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What do these words translate to in these sentences?

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What do these words translate to in these sentences?

Postby shikamarufoo » Fri 01.20.2006 11:27 pm

Hello everyone.
My sensei has been teaching us a japanese sentence each week and he gave us some I was able to memorize but not fully understand...
Here are the sentences and the colored parts are the one I don't understand

Here are the ones I'm having trouble with

Kuruma ni norinagara rajio de ongaku wo kikimas.
He told us that it translates to "While riding in the car, I listen to music on the radio."
What does the norinagara respresent and does the de represent the on in the on the radio?

Daigaku ni hairu tame ni yoku benkyou shinakerabanarimasen.
He translated it as "I must study hard in order to enter college."
I have no idea what the hairu tame means and what the shinakerebanarimasen translate as and why is it in the negative form?

Shourai ni haisha ni naru tsumori desu.
"In the future I intend to become a dentist"
What does naru tsumori translate to in the sentence and how does one go about using them in a sentence?

Thanks in advance for your help and for your time.
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RE: What do these words translate to in these sentences?

Postby richvh » Sat 01.21.2006 12:20 am

shikamarufoo wrote:
Hello everyone.
My sensei has been teaching us a japanese sentence each week and he gave us some I was able to memorize but not fully understand...
Here are the sentences and the colored parts are the one I don't understand

Here are the ones I'm having trouble with

Kuruma ni norinagara rajio de ongaku wo kikimas.
He told us that it translates to "While riding in the car, I listen to music on the radio."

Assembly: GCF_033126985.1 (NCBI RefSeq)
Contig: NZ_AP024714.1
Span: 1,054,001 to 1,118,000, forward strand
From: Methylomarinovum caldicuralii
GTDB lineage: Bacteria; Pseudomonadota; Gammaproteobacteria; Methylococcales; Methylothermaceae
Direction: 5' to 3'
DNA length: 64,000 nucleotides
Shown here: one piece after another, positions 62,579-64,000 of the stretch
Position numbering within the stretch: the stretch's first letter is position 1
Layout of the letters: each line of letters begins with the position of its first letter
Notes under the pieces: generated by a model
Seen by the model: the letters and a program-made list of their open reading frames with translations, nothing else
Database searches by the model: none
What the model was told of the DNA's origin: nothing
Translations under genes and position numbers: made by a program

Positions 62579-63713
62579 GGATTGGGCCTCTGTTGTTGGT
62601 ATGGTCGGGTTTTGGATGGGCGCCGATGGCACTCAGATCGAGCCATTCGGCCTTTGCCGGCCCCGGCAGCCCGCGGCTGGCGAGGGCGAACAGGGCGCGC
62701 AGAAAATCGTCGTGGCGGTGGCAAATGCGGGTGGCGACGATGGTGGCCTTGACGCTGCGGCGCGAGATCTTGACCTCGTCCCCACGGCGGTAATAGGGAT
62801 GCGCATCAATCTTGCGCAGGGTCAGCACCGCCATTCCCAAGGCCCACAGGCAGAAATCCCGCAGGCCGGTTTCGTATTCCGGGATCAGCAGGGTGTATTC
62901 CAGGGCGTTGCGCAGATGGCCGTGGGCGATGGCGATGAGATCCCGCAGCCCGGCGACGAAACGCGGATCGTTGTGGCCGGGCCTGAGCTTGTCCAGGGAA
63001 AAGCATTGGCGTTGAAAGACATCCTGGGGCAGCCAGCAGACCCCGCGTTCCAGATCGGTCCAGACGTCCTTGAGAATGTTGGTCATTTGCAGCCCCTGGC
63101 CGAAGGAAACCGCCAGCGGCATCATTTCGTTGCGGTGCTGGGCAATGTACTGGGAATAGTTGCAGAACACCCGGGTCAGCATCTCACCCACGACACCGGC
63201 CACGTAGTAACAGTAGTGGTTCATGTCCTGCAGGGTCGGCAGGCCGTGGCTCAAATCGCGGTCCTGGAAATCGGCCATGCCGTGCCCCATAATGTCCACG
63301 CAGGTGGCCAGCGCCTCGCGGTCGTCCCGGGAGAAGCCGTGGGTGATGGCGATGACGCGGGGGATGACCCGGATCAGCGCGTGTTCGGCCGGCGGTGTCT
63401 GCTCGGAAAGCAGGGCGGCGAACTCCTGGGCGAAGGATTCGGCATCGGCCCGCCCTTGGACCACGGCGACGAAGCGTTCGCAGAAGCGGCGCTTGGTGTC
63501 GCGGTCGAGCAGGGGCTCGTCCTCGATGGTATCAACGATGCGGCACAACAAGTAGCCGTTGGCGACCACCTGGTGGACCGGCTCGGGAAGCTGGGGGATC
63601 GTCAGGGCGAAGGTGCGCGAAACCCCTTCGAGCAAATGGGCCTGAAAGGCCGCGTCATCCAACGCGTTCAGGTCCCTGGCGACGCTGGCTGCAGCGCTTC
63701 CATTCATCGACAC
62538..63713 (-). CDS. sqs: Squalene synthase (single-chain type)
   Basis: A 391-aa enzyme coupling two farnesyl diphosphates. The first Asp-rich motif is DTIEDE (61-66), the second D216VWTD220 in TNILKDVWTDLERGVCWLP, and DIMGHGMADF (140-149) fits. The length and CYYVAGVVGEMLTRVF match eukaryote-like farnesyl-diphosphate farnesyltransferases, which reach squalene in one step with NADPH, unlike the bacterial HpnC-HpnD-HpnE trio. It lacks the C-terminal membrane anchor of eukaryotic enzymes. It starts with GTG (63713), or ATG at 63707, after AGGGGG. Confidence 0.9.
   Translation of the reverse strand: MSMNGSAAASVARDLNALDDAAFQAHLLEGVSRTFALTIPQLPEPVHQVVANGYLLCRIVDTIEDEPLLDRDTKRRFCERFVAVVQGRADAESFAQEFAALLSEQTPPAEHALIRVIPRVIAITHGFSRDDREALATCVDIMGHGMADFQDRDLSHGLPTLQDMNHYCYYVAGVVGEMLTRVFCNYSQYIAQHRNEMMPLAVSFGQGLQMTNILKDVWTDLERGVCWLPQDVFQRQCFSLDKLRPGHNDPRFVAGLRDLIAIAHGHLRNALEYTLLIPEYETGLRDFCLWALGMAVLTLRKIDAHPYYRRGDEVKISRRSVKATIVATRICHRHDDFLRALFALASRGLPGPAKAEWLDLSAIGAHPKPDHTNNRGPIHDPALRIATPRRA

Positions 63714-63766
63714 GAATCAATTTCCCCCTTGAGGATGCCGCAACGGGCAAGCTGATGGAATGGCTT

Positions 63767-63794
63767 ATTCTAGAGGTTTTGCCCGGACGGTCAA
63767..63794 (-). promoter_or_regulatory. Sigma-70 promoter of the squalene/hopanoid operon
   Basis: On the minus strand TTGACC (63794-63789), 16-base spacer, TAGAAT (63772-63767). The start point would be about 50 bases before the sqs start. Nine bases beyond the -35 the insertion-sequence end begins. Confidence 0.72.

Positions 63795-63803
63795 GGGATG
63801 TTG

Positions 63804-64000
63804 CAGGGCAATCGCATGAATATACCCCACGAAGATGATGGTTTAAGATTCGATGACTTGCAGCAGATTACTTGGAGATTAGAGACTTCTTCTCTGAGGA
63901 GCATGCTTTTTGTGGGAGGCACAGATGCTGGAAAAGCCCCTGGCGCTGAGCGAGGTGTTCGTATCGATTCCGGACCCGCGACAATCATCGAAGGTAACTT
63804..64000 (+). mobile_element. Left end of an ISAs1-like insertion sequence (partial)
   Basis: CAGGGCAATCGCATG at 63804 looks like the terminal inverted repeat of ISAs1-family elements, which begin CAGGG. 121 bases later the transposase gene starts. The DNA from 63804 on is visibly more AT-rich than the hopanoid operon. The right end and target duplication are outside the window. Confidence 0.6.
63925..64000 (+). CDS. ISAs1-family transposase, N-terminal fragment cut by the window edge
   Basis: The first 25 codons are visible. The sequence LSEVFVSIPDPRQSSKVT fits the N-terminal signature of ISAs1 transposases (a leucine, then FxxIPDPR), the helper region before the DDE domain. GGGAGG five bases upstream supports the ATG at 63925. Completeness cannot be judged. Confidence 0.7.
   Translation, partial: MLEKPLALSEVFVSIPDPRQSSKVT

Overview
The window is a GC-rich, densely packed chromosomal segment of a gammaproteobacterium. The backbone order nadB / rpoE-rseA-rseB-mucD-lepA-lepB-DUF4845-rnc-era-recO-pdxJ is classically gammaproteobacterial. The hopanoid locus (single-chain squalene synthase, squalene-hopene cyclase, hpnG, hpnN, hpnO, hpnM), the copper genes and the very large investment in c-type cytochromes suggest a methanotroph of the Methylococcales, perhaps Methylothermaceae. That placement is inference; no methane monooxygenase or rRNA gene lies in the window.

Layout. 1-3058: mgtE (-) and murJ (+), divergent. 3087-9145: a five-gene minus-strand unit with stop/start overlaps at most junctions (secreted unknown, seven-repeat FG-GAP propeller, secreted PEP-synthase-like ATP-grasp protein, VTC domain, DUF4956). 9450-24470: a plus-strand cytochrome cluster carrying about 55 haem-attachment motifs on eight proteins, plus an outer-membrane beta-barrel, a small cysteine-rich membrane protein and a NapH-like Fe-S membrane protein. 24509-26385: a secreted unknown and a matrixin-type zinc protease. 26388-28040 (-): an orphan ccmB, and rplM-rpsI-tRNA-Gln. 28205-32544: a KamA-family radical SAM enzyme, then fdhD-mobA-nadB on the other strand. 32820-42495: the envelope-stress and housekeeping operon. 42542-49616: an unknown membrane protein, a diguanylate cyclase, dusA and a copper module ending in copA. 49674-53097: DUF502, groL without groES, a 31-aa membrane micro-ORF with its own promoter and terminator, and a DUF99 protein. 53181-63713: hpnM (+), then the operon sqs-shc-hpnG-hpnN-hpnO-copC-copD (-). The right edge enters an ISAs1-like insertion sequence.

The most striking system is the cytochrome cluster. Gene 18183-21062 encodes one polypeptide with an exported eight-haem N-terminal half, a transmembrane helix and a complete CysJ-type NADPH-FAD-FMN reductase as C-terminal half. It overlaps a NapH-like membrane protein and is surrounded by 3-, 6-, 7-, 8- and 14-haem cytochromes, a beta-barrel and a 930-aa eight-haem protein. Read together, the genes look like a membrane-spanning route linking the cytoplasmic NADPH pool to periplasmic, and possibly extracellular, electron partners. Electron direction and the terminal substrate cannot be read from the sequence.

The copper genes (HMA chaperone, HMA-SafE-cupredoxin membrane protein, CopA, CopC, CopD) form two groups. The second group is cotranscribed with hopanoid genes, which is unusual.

What does the norinagara respresent and does the de represent the on in the on the radio?


Noru means to ride, and -nagara added to the -masu stem (nori- in this case) has the meaning of doing X while doing Y. Particle de has the meaning of by means of, or place where action occurs.

Daigaku ni hairu tame ni yoku benkyou shinakerabanarimasen.
He translated it as "I must study hard in order to enter college."
I have no idea what the hairu tame means and what the shinakerebanarimasen translate as and why is it in the negative form?


hairu - to enter, tame ni - in order to. shinakereba is the negative -eba form of suru. It's one of the peculiarities of Japanes that, in order to say that you must do something, you really have to use a double negative - it must not happen that you _not_ do something, Read here for more details.

Shourai ni haisha ni naru tsumori desu.
"In the future I intend to become a dentist"
What does naru tsumori translate to in the sentence and how does one go about using them in a sentence?

Thanks in advance for your help and for your time.


naru = to become, tsumori - plan. "Shourai ni haisha ni naru" is a subordinate clause modifying "tsumori". A more literal translation would be "It is (my) plan that (I) will become a dentist in the future."
Last edited by richvh on Sat 01.21.2006 12:22 am, edited 1 time in total.
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RE: What do these words translate to in these sentences?

Postby zengargoyle » Sat 01.21.2006 10:47 am

richvh wrote:
naru = to become, tsumori - plan. "Shourai ni haisha ni naru" is a subordinate clause modifying "tsumori". A more literal translation would be "It is (my) plan that (I) will become a dentist in the future."


the best explanation i've read so far is that tsumori is 'conviction', a state of mind free from doubt. which still fits with the non-past use of plan/intention, but works a bit better with the past perfective type uses.

ashita iku tsumori desu.
i intend/plan to go tomorrow. (i'm convinced i'll go tomorrow)

yoku yonda tsumori desu.
i'm conviced that i read it carefully.

yoku yonda tsumori deshita.
i was convinced that i read it carefully (but maybe i didn't).

isshōkenmei yatta tsumori desu.
i believe i did my best.

ano ojiisan wa mada wakai tsumori desu.
that old man considers himself still young.

ano ko wa mō otona no tsumori desu.
that kid thinks he's a grownup already.
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RE: What do these words translate to in these sentences?

Postby amego » Sun 01.22.2006 2:02 pm

know the difference between tsumori and yotei with Clay's grammar lifeline

http://www.thejapanesepage.com/readarticle.php?article_id=161#6
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